Roméo Bassi (Lead Singer-Guitarist) and Vincent Fernandes (Drummer-Vocalist) were schoolmates who created their first band in 2004 at the age of 14. Fast forward to now, and Reaven who describe themselves as a France-based pop-rock group composed of drummer/backup vocalist Vince, bassist/backup vocalist Rudy, keyboardist/backup vocalist François, and lead singer/guitarist Roméo. Roméo describes Reaven’s sound as a combination of Coldplay and Kings of Leon. “I think we do have a very personal rock sound with catchy melodies and a very reachable pop vibes,” he says.
Reaven say they are inspired by a variety of rock groups from the ’60s along with more modern music. “We do have a very large panel of influences…from the Woodstock years [like] The Beatles, to more recent bands like Kings of Leon and Muse,” says Roméo. “We also have rhythm and blues, classical, and jazz influences…we’ve been influenced by their sounds and the way they build a composition.”
The group draws inspiration from their emotions, personal experiences, and life in general. Roméo again: “Inspiration is everywhere for me. In my feelings, in my observation of the world or society, in the past, in my memories. Or just when I see something that inspires me at one moment…These days, I am writing a lot about positive thoughts.”
“What’s unique about our music is that when you listen to our albums or come to one of our shows, you’ll hear very different sounds and atmospheres. You will find at least one song that suits your tastes. To bring…various sounds and songs so you don’t get bored…is really important to us,” says Roméo.
The first track I listened to was “Reflection”, and I was immediately impressed. Modern pop sounds blend with the harmonies that would please Moon Safari. They stay in the poppier area of music with no real prog histrionics, but I do like their great sense of melody, music composition and willingness to embrace modern genres. The next track was “A Place where you Belong” where I did get a sense of Coldplay, as indeed I did on “Rush Free your Soul”, Roméo’s vocals having a Chris Martin vibe.
What I also really enjoy is their willingness to be concise. Every note, sound, vibe, soundscape and texture having total purpose. This enables them to bring in a totally diverse outlook, no better displayed in the modern groovy dance number “Electric Love”, just under 3 minutes of funk-pop catchiness. Contrast that with the ’80s power ballad intro of “Memories” which morphs into a melodic stomp where I even get a bit of Colin Blunstone in the vocals alongside the afore-mentioned Mr Martin (showing my age!).
They know when to stomp, when to groove, and when to tug heartstrings. “Escape” is an excellent example of a song which progresses from melancholic opening to a toe-tapping, head-nodding modern r’n’b rhythm, delicately constructed to allow space for the vocals to breathe and the catchy choruses to be emphasised. And when hearing “Hope” for the first time with it’s optimistic acoustic guitar, who doesn’t think of Tracy Chapman’s ‘Fast Cars’? Or more likely for the young whippersnappers, the likes of Ed Sheeran and Lewis Capaldi? A definite song of uplifting hope.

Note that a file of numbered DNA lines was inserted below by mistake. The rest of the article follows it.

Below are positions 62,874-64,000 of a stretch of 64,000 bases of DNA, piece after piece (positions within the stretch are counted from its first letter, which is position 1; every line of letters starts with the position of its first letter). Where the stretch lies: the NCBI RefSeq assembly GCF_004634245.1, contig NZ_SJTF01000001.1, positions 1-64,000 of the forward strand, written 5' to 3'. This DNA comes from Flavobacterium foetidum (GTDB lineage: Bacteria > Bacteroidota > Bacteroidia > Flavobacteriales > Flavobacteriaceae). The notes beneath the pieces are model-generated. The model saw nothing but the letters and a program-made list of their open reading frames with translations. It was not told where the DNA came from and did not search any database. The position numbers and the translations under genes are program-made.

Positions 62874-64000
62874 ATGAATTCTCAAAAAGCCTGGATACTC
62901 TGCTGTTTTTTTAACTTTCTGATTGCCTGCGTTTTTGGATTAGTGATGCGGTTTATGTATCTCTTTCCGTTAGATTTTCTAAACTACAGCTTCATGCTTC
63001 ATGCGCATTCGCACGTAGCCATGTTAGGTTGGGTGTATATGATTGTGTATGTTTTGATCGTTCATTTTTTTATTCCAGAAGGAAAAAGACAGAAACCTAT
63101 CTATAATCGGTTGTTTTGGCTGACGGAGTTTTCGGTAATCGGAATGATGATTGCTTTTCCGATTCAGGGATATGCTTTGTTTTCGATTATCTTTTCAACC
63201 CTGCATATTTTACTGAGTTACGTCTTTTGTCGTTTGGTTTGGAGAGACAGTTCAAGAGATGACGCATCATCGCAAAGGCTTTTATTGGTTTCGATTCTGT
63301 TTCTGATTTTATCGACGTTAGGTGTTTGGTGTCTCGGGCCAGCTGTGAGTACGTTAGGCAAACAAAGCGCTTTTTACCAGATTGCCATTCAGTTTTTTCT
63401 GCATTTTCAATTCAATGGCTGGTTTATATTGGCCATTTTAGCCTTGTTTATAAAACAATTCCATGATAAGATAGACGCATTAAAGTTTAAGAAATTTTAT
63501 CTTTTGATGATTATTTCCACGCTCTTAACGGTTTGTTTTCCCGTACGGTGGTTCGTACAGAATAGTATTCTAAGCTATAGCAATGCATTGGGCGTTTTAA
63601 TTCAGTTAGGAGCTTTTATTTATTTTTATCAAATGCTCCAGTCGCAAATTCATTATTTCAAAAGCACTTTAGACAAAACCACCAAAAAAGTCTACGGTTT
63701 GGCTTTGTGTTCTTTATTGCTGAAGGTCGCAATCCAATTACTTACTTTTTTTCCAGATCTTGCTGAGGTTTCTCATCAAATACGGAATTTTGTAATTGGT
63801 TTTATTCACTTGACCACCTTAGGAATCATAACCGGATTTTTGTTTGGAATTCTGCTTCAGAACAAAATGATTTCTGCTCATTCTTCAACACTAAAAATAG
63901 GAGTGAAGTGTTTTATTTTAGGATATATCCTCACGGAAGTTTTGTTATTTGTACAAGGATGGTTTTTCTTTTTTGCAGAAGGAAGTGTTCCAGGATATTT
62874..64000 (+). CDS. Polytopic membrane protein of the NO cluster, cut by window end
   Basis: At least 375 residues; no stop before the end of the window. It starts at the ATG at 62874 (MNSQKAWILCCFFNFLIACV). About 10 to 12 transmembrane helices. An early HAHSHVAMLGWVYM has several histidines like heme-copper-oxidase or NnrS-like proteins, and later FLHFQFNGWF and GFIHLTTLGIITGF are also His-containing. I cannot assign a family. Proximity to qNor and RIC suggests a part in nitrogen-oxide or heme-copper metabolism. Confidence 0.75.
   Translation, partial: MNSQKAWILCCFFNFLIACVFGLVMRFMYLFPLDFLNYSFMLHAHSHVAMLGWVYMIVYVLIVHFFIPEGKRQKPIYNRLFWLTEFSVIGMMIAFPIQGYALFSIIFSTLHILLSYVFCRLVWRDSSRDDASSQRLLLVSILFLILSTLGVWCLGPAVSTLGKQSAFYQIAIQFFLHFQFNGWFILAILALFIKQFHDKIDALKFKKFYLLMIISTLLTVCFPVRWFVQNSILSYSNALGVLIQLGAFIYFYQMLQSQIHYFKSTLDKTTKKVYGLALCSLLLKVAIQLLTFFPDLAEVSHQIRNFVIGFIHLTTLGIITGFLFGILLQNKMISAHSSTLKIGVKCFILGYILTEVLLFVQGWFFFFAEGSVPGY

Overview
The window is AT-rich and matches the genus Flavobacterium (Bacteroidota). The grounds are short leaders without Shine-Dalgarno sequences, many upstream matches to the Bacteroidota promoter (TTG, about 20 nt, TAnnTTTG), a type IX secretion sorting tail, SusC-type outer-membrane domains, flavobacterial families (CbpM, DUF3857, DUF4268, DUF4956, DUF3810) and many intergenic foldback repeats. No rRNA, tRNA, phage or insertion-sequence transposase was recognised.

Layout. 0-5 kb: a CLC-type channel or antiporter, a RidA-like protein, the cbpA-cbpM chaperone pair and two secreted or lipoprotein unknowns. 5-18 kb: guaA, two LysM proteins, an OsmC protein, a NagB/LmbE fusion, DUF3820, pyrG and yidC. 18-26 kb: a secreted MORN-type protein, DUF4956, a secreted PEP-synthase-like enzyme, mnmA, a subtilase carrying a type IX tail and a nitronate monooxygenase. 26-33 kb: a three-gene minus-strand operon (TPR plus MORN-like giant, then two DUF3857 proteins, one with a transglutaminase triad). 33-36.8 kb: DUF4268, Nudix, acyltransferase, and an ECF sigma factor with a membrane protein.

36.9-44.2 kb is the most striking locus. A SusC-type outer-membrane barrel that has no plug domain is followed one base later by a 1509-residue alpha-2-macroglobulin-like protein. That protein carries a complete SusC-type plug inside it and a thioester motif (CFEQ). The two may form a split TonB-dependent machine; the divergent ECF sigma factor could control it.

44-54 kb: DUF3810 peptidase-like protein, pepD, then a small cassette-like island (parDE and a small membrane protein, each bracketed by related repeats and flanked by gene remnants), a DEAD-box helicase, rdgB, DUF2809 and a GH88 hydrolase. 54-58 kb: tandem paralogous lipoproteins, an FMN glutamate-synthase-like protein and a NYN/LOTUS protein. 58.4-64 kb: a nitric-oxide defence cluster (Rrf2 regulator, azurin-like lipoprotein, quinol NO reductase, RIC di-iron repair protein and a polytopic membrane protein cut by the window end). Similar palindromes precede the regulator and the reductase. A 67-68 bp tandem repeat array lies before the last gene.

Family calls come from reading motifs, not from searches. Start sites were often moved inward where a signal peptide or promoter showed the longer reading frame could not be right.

“In Another Life” is a mid-tempo number, well constructed with excellent harmonies, catchy chorus, and I have no doubt that, if anyone said this was written by Gary Barlow or Chris Martin, they’d go nuts for it. “Hold Me Close” displays their solid guitar skills, heading more towards the rockier edge of music, tight rhythm underneath Roméo’s excellent vocal performance and a definite Kings of Leon moment. This track deserves the good minute extra it has over a lot of their other tracks.
“Ordinary Heroes” comes at you like a veritable old retro rock stomp intro before it’s insatiably catchy tight groove, cowbell to the fore. “I Can do It” has that modern processed synth sound given a great twist as it builds to another catchy dance stomp. And then we are back to such a delightful acoustic guitar number, delicate and sensitive vocal harmonies singing about a “Brother in Life”. And my listening ended with their epic (well, six minutes, anyway) “For Tomorrow Song” showing through a U2 epic build and the resurgence of those Moon Safari harmonies, that they have so many opportunities ahead of them to create deeper and even more lasting musical experiences.
So if I was to suggest some comparisons, I’d suggest the funk of Jamiroquai, the songwriting sensibilities of Coldplay, and the cleverly eclectic nature of Imogen Heap, with a nod to the past as well as the present music scene. If you want a modern pop rock grooving record that avoids the mega media machine and allows the artist to have full control, this is a good place to start. I’d love them to go down the route of more like their title track, but I suspect they are too diverse and clever for that. But I do wish them well – they deserve a bright future for tomorrow.
- A Place where you Belong
- Brother in Life
- Burning Night
- Electric Love
- For Tomorrow Song
- Hold me Close
- I Can do It
- In Another Life
- My City’s on Fire
- Ordinary Heroes
- Rush Free your Soul
See the review